In addition, we have the Nader factor to deal with--i.e., Russ Potts (who is a life-long Republican, also running for Virginia governor as an Independent). I am amazed at how naive most voters are about both how partisan politics work, and the stakes involved in the balance of power (e.g., vetoes/veto-blocking, committee assignments, etc.). I am worried that voters who are put off by this latest tiff between Kilgore and Kaine may vote for Potts. Without access to quality polling data, I don't know how to guage which camp will bleed more votes to Potts. I am certainly interested in the objective guesses of other Virginia political observers.

Virginia's gubernatorial looks an awful lot like the 2004 Presidential election. We have party-line voters, and a contested margin of swing voters (which we can't accurately identify on the Democratic side because of the state of the Democratic Party's voter list--in Virginia voter's don't register to vote by party), plus we have Anybody-But-Kilgore Voters, who are likely to find Potts (as a traditional Republican) more attractive than Kaine; and Anybody-But-Kaine Voters who are likely to vote for Potts over Kilgore, especially since Potts' position on a number of social issues is more liberal than Kaine's are. For example, Potts has a clear, solid position in favor of reproductive rights, while Kaine is doing the CathlicWaffle(TM) on abortion the same way he is on the Death Penalty--I'm worried about how many women will vote for Potts over Kaine as a result.

Don't get me wrong. Potts can't win this election, but he can hurt either of the other candidates enough to swing this election.

Virginians also overwhelmingly support the death penality. Kilgore is doing a masterful job of defining the public discourse and luring Kaine into a sand trap with these ads. The last thing Kaine needs to do is alienate shaky voters by talking about the death penalty. Instead, the first thing he says in his response ad last week is "I oppose the death penalty." In Virginia, he may as well have stood up and said "I support Osama Bin Laden." In Canadian terms, last week Kaine scored on his own net.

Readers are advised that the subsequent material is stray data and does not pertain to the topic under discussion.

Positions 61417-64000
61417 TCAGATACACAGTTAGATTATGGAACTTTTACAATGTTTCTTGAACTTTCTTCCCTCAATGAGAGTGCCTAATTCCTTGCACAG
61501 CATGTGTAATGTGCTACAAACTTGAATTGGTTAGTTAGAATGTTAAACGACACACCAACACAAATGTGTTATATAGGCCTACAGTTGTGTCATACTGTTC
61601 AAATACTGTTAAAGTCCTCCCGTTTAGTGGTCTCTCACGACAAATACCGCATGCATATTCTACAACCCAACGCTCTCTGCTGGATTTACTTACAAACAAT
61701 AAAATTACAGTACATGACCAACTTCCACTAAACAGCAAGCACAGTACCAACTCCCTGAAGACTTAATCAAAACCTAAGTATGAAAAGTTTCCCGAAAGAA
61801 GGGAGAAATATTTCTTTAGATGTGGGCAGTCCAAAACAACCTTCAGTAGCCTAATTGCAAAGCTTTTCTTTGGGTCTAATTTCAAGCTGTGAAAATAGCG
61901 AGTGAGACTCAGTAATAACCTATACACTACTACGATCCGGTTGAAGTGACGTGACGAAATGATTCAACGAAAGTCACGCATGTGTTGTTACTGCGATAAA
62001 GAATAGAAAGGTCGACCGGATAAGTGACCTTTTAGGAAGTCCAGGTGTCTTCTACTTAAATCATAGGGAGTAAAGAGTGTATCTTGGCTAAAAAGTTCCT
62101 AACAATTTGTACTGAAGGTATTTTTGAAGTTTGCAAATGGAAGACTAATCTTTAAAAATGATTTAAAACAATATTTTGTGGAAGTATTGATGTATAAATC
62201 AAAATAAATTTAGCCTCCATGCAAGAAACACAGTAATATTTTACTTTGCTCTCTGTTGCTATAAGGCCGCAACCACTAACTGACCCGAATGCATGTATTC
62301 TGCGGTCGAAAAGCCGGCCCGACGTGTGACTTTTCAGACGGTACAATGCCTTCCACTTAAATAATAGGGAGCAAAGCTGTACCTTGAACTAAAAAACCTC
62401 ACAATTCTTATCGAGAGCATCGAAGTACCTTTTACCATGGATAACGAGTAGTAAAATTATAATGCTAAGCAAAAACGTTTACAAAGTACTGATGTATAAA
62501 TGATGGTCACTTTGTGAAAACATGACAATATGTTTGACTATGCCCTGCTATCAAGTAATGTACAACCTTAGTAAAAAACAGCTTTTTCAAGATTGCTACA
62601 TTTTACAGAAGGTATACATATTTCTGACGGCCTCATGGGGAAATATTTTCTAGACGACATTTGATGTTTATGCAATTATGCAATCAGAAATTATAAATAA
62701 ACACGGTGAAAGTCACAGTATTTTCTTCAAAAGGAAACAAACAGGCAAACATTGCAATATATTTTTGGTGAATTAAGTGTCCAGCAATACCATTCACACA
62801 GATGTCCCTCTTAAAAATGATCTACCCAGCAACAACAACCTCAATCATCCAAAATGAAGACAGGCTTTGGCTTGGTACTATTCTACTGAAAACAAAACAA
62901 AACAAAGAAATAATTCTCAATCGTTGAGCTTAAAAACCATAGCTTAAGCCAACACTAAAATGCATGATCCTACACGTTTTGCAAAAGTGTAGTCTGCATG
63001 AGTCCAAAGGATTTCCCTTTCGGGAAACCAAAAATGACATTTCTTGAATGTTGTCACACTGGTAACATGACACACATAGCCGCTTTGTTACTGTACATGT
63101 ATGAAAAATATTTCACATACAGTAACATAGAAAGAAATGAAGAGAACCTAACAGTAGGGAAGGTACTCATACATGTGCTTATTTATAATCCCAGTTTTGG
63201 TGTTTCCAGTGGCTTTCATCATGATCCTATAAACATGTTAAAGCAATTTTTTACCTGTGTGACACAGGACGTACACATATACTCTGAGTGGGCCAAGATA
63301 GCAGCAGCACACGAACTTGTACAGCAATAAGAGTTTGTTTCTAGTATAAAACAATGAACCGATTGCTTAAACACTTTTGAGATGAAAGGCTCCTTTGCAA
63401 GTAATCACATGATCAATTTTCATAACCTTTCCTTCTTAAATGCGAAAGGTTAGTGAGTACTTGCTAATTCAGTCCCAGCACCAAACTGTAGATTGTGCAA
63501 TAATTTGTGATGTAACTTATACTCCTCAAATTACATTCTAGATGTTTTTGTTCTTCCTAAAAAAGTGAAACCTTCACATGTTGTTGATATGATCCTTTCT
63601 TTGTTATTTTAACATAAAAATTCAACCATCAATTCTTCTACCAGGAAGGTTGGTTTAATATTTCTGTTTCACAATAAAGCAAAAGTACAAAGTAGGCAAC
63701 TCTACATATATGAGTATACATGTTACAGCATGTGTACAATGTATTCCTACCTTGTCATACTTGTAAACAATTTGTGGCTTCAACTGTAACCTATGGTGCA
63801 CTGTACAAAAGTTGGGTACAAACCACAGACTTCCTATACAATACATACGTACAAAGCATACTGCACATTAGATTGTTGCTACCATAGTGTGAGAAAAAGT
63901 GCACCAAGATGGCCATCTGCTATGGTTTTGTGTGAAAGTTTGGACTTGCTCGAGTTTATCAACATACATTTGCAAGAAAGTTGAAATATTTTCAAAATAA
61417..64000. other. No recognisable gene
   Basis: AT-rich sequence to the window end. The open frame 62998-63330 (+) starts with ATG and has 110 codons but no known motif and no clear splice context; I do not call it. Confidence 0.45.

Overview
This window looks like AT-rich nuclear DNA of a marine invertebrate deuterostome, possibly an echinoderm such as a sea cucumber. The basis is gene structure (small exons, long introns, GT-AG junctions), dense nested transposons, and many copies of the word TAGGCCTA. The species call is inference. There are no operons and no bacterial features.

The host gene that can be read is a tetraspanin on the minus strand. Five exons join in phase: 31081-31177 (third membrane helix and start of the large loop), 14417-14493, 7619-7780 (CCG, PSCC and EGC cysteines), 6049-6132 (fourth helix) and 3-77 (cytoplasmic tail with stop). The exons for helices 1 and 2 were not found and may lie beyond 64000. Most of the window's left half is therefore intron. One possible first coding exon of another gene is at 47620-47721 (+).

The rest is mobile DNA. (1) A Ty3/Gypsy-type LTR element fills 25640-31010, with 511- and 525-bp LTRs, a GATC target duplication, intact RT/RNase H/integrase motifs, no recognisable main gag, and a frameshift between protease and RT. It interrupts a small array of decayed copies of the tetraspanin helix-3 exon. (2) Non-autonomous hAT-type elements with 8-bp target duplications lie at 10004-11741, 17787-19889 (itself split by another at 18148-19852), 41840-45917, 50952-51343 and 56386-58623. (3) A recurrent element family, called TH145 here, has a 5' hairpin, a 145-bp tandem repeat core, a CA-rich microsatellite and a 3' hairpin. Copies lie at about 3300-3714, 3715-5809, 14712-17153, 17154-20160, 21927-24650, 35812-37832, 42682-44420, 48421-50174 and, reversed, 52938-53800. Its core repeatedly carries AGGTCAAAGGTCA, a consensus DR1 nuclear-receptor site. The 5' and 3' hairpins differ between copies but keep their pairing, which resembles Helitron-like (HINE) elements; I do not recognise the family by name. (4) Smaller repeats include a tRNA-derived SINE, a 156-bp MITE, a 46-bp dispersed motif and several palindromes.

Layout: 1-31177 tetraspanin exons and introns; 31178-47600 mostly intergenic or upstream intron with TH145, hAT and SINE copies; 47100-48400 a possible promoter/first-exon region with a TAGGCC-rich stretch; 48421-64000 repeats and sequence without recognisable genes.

There is an unspoken understanding that good little Democrats should hold hands and sing Kumbaya and never challenge or question our candidates during elections (or outside elections for that matter) in quest of the all-holy buzz. I do understand this: a big part of what I do for campaigns is generate propaganda, frankly. But there still has to be substance to hold up the fantasies. And buzz counts for nothing when you're counting the votes. (You may recall that the buzz for Kerry was pretty impressive this time last year, too.)

If Virginia Democrats want Kaine to win, thinking happy thoughts isn't going to do the trick. I'd be far happier to see people contact the Kaine campaign and say, "Pull up your socks, dammit. We need you to be the next Governor and we can't afford to have you tank your own election." (I am hoping that Mark Warner and a number of other big Democrats are doing just that.)

Let me be very clear, that I support Tim Kaine, and he is the only choice in this election. I don't want Kaine to lose, I want him to win--and that's why it makes me angry to watch such amatuer, losing moves come out of his campaign.

Kaine can still turn this around, but his time is dwindling fast. He has to stop letting Kilgore define the debate, dump the CatholicWaffle act, get away from the topic of capital punishment, and come out swinging at issues where Kaine is strong and Kilgore is weak. Campaigns aren't rocket science: I think you'll agree that all of these tactics are self-evident. But Kaine doesn't show signs of employing any of them.

If Kaine doesn't turn the campaign around fast, we all lose. It is that simple.

I don't feel my pessimism is exaggerated. I'd say it is just on the mark, and in general, Democrats would benefit from more pessimism, not less.